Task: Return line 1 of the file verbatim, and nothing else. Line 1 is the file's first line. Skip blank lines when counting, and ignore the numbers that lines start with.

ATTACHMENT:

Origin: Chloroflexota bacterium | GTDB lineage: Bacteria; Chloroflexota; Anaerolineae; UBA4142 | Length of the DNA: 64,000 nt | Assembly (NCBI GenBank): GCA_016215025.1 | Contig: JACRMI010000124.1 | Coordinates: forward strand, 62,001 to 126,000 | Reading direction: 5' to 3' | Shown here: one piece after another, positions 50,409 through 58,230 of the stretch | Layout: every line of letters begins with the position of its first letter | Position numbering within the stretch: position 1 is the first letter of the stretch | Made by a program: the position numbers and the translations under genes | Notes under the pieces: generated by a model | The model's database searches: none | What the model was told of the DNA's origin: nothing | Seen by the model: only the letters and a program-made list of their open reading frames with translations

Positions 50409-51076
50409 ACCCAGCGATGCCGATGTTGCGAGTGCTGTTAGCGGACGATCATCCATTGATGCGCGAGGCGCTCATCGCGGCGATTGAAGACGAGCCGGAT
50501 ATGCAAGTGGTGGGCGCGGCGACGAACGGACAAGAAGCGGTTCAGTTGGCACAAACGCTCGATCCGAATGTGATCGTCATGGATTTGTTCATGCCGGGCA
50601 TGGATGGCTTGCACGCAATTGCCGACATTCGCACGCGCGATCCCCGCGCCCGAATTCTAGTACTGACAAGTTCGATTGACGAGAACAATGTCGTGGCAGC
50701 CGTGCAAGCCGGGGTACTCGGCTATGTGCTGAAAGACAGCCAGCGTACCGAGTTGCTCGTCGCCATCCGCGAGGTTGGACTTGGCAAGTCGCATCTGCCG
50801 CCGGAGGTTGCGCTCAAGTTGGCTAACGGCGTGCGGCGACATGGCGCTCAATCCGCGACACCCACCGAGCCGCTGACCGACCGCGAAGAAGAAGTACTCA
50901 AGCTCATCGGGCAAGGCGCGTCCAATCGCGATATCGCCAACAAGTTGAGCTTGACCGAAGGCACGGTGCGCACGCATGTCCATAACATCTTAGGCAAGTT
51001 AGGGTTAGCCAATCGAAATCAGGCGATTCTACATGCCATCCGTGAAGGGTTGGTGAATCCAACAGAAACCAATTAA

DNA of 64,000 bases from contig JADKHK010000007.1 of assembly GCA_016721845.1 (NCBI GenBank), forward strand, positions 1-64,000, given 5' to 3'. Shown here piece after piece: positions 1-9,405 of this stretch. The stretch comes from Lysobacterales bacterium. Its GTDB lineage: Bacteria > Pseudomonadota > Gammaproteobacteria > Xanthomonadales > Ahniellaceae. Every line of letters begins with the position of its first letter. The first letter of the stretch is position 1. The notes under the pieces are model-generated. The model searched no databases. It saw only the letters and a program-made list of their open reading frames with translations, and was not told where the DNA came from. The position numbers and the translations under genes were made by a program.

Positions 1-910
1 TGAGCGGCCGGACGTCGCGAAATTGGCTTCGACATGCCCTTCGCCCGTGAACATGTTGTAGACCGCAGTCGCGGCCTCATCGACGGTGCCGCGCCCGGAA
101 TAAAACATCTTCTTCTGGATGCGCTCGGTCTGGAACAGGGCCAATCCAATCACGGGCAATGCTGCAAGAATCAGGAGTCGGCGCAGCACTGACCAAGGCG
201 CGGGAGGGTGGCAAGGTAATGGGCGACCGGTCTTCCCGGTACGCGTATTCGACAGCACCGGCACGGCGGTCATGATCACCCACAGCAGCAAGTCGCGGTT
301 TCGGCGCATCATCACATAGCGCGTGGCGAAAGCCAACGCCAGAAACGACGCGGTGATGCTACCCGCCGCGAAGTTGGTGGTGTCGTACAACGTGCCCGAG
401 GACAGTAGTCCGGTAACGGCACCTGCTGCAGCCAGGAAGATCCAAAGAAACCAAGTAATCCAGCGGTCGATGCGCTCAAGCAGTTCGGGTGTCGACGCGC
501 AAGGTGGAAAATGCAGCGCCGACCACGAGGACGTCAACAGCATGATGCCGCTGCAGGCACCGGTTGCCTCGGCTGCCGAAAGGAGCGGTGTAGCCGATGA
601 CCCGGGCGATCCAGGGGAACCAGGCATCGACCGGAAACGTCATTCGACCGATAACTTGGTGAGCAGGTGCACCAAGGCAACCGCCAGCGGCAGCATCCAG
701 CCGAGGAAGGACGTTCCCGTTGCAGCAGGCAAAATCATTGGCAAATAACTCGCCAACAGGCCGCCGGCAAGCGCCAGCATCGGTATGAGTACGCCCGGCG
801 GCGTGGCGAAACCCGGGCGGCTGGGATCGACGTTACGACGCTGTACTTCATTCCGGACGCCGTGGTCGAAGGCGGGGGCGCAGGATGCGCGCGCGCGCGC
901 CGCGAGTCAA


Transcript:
Origin: Chloroflexota bacterium | GTDB lineage: Bacteria; Chloroflexota; Anaerolineae; UBA4142 | Length of the DNA: 64,000 nt | Assembly (NCBI GenBank): GCA_016215025.1 | Contig: JACRMI010000124.1 | Coordinates: forward strand, 62,001 to 126,000 | Reading direction: 5' to 3' | Shown here: one piece after another, positions 50,409 through 58,230 of the stretch | Layout: every line of letters begins with the position of its first letter | Position numbering within the stretch: position 1 is the first letter of the stretch | Made by a program: the position numbers and the translations under genes | Notes under the pieces: generated by a model | The model's database searches: none | What the model was told of the DNA's origin: nothing | Seen by the model: only the letters and a program-made list of their open reading frames with translations